Study: Achievement doesn’t rise with spending

There’s no connection between education spending and student outcomes, according to State Education Trends over the past 40 years, an analysis by Cato’s Andrew Coulson.

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Spending has nearly tripled in inflation-adjusted dollars and the number of school employees has almost doubled since 1970. However, reading, math and science scores have been “stagnant” for 17-year-olds, writes Coulson. “In virtually every other field, productivity has risen over this period thanks to the adoption of countless technological advances — advances that, in many cases, would seem ideally suited to facilitating learning.”

U.S. adults lag in numeracy, literacy

U.S. adults are dumber than the average human, proclaims the New York Post. A new international study doesn’t quite say that. But it’s not great news.

art“In math, reading and problem solving using technology – all skills considered critical for global competitiveness and economic strength – American adults scored below the international average,” the Post reports.

Adults in Japan, Canada, Australia, Finland and other countries scored higher than the United States in all three areas on the test, reports the Program for the International Assessment of Adult Competencies (PIAAC).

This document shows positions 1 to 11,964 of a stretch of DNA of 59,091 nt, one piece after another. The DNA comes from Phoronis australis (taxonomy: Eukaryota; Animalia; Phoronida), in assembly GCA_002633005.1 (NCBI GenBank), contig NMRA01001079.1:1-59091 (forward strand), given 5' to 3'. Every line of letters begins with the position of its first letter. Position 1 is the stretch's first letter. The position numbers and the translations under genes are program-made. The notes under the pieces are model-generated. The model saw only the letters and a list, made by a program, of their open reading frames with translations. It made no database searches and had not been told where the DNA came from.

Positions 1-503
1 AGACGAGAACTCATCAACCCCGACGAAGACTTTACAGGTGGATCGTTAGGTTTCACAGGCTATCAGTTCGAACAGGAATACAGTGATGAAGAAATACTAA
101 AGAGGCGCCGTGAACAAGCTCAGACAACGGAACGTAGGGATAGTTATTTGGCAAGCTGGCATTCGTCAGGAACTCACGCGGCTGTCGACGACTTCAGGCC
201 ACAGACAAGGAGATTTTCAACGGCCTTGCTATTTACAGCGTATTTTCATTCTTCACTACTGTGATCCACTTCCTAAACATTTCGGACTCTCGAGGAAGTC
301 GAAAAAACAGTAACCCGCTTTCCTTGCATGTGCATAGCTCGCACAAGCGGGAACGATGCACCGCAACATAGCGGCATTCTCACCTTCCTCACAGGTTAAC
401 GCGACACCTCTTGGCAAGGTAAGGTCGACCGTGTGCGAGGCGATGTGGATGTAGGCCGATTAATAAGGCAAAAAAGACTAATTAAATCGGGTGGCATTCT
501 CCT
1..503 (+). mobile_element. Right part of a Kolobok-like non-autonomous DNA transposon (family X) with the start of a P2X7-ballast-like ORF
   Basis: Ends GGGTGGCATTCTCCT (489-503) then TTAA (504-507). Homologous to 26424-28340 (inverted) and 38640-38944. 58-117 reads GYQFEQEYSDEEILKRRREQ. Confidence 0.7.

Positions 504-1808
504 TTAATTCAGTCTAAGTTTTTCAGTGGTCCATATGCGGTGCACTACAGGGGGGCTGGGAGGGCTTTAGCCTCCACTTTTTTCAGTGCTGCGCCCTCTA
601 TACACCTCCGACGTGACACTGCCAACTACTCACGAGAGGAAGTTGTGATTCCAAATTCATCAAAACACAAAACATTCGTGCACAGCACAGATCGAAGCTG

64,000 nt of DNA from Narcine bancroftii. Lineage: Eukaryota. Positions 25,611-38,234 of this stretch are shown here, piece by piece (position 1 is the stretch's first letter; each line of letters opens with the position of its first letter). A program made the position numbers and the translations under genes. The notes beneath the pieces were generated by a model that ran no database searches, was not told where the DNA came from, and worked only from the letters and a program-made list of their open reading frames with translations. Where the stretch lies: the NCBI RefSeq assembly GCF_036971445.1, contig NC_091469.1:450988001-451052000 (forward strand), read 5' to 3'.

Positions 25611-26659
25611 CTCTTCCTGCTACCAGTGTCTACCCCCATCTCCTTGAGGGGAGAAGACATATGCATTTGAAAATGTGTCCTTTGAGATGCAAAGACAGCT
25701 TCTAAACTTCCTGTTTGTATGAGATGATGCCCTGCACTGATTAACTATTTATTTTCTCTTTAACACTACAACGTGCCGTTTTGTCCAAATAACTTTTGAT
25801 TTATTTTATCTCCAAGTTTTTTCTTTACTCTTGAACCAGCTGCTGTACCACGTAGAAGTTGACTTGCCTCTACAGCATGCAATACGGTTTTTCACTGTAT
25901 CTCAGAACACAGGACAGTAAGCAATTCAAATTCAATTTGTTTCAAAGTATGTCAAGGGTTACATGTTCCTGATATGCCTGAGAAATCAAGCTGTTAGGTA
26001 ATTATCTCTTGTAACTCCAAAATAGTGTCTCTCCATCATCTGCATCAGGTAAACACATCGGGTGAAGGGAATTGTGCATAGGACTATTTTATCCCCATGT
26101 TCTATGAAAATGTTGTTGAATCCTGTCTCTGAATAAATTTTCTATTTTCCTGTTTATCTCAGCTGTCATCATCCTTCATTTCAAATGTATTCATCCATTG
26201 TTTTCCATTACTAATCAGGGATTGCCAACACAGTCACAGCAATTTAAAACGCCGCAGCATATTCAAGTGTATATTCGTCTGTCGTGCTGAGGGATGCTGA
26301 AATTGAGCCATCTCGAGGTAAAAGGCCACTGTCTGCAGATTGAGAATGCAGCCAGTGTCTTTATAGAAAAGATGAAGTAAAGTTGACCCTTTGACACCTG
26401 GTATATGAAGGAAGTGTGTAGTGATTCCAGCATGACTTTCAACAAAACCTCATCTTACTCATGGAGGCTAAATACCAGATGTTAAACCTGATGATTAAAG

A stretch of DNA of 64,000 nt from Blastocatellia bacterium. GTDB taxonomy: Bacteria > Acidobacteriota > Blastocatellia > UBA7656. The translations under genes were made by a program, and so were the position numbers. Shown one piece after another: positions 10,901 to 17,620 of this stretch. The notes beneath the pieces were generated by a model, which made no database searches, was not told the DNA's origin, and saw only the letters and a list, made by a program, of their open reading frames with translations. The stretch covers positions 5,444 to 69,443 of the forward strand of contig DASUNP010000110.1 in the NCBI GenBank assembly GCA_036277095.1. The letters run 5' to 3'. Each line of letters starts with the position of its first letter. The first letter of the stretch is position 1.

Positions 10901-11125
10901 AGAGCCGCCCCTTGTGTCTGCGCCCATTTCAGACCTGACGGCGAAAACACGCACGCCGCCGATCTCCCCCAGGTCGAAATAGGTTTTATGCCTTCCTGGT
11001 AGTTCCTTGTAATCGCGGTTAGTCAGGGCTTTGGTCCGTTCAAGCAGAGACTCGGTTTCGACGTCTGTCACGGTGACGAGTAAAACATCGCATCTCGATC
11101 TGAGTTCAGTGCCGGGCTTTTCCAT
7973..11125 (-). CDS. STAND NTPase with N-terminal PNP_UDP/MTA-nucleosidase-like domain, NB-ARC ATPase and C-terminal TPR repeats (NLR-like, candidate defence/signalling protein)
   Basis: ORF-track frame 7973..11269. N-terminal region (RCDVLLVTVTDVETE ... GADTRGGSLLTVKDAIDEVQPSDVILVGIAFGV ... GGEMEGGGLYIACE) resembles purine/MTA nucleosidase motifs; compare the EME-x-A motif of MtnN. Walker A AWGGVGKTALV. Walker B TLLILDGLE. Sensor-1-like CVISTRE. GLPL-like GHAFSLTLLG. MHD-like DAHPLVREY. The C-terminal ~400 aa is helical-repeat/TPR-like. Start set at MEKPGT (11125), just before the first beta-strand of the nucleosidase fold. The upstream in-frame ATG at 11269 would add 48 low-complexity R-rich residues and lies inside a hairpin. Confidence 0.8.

Americans ranked 16 out of 23 industrialized countries in literacy and 21 out of 23 in numeracy. In a new test of “problem solving in technology rich environments,” the U.S. ranked 17 out of 19. Respondents were tested on activities such as calculating mileage reimbursement due to a salesman, sorting email and comparing food expiration dates on grocery store tags.

American baby boomers outperformed people of the same age overseas, reports the Wall Street JournalYounger Americans lagged behind their international peers “in some cases by significant margins.”

The results show that the U.S. has lost the edge it held over the rest of the industrial world over the course of baby boomers’ work lives, said Joseph Fuller, a senior lecturer at Harvard Business School who studies competitiveness. “We had a lead and we blew it,” he said, adding that the generation of workers who have fallen behind their peers would have a difficult time catching up.

“We have a substantial percentage of the work force that does not have the basic aptitude to continue to learn and to make the most out of new technologies,” Mr. Fuller said. “That manifests itself in lower rates of productivity growth, and it’s productivity growth that drives real wage growth.”

Workers in Spain and Italy posted the lowest scores.

Funding ‘phantom students’

Many states fund phantom students, sucking up education dollars and reducing districts’ incentive to improve productivity, according to an Education Next article by Marguerite Roza, who runs the Edunomics Lab at Georgetown and Jon Fullerton, executive director of Harvard’s Center for Education Policy Research.

Declining enrollment — especially if it’s caused by charter competition — is a primary cause of phantom funding. The students are gone, but the dollars remain.

During charter negotiations, many states promised school districts they’d be protected financially if students left for charter schools. “Double funding” can be costly.

In Connecticut, districts receive revenues based on the enrollments of students living in their region, regardless of whether those students attend the district schools or attend charters (or technical schools).